Regular readers of The New York Times will know that the Dining section has been a source of recipes and culinary knowledge for quite some time, but there was never an intuitive way to save dishes you’d like to recreate. Their new dedicated site (cooking.nytimes.com) changes that and allows users to save recipes to a collection for future reference. At first mention you might be asking how this is different from other recipe collection sites on the web such as Epicurious? The difference, and where their potential for success lies from the stance of content publishers, is the user-friendly, native optimized layout.
Recipe sites have an identity problem. Many home cooks, especially in urban areas, now consider sites like Epicurious and FoodNetwork.com to be too mass market and not tailored for enthusiasts. Whether or not great food should be considered a niche is an argument for an entirely different piece but what is fact is that what once were focused, bold interfaces have become cluttered and overwrought. The Spotify vs. Pandora battle is an analogous examples in a different vertical. There’s a reason that Tumblr and Pinterest have been very selective in terms of ad partners and content that are run on the platform. They’re afraid of what I will call the Myspace disease. Allowing advertising to distract from the purpose of the site itself thus cluttering the platform and diminishing the user experience. Visitors decline as a result. In the modern age of digital media relevancy is king. As it should be.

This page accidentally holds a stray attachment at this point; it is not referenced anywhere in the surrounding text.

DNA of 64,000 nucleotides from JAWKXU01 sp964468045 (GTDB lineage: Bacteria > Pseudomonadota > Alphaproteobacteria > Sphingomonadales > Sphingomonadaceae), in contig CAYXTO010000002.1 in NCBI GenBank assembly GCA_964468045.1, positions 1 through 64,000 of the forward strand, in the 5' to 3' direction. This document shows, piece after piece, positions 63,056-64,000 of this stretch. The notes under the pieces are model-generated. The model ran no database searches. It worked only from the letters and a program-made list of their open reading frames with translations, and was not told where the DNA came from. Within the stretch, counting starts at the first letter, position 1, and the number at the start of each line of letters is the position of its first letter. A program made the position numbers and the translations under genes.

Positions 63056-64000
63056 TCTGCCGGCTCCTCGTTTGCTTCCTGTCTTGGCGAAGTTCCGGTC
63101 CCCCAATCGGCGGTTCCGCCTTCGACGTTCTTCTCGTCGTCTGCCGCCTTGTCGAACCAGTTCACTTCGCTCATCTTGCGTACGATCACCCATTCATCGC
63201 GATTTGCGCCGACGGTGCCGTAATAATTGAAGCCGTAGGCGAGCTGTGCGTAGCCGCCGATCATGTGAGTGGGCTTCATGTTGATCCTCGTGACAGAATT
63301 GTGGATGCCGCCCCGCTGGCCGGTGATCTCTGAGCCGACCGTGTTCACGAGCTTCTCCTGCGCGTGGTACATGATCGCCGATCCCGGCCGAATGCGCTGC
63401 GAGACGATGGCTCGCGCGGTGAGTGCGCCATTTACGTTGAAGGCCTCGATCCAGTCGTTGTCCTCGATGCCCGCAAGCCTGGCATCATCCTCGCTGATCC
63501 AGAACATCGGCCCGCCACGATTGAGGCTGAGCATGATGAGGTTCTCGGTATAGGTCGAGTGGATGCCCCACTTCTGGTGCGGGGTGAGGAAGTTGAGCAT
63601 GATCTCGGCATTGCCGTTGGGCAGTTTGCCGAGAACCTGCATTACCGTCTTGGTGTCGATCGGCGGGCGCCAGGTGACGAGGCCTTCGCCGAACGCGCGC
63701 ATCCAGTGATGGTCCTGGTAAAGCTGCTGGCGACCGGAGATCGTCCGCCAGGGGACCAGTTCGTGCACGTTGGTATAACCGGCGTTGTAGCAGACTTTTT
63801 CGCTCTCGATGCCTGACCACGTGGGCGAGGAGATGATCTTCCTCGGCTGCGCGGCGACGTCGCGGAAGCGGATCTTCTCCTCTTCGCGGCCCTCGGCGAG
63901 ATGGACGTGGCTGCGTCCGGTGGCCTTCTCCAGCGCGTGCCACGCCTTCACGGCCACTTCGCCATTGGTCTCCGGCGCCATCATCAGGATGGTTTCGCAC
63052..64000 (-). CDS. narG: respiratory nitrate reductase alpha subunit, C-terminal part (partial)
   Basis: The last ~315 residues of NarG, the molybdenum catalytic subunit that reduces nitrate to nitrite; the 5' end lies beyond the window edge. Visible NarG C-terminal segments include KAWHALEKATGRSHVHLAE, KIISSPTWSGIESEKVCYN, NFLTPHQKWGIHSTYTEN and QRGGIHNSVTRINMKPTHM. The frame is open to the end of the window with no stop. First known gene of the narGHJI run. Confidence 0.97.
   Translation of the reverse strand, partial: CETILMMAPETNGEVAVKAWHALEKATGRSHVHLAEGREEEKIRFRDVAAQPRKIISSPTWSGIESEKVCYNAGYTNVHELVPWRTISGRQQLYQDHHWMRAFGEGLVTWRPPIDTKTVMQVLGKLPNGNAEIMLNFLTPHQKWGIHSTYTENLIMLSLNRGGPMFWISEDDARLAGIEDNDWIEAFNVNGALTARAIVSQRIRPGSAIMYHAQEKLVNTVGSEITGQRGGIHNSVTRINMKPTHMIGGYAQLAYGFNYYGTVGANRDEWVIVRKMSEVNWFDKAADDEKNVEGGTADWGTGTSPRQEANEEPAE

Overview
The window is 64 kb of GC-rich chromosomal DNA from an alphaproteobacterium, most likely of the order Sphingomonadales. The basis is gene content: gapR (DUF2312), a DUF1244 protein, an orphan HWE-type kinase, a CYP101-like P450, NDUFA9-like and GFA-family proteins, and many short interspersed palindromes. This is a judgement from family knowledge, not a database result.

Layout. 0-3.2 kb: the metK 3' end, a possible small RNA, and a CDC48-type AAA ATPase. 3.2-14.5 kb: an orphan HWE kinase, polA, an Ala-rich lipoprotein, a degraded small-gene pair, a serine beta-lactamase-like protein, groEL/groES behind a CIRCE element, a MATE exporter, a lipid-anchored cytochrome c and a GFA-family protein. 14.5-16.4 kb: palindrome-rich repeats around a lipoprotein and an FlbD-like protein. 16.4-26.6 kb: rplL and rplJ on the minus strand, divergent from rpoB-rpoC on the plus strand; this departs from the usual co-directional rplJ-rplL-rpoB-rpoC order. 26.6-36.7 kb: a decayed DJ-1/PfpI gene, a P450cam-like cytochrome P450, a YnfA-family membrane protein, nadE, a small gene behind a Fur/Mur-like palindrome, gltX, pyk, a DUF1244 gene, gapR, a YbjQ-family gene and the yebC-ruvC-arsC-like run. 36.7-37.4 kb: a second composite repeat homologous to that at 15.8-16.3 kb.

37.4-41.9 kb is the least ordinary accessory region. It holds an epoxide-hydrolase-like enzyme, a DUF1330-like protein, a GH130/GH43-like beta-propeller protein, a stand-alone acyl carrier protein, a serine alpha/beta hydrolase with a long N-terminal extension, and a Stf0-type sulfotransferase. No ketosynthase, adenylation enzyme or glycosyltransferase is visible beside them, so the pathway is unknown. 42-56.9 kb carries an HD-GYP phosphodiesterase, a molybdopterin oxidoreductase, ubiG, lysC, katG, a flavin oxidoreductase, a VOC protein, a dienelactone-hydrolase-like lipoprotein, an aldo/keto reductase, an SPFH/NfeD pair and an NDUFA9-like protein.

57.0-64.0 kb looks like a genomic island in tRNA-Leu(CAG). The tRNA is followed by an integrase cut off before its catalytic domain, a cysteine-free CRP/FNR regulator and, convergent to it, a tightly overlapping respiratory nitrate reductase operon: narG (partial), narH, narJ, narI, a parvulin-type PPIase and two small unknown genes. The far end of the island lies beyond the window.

Above: NY Times Cooking Recipe Box
NY Times Cooking, along with other curated recipe sites like Yummly and Gojee, are striving to create an experience that engages users in a more fluid manner. Digital content advertisers should be taking notice. This represents an opportunity for culinary related companies to deliver content to a highly focused and engaged audience. Food news incubators like Grub Street continue to attract great advertisers but have historically been tailored toward a different demographic. While interest is high, those frequenting Grub Street may not be as interested in purchasing Sub-Zero appliances or Shun kitchen knives. Chances are they might not cook at all. Those that eat-out and those who consider themselves home cooks are a similar market in terms of interest but different in terms of purchase intent. Understanding this intent is critical when deciding where to place content. If you have previously been short on discovering engaged users in the culinary space, this is one avenue you’ll want to consider in your future content development plan.
Beta access is currently open and expect popularity to expand in the future if The New York Times can execute this intelligently and provide users with a relevant platform for culinary knowledge.